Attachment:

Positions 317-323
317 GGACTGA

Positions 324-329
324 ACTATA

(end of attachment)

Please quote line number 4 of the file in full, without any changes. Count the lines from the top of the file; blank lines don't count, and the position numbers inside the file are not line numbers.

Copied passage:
324 ACTATA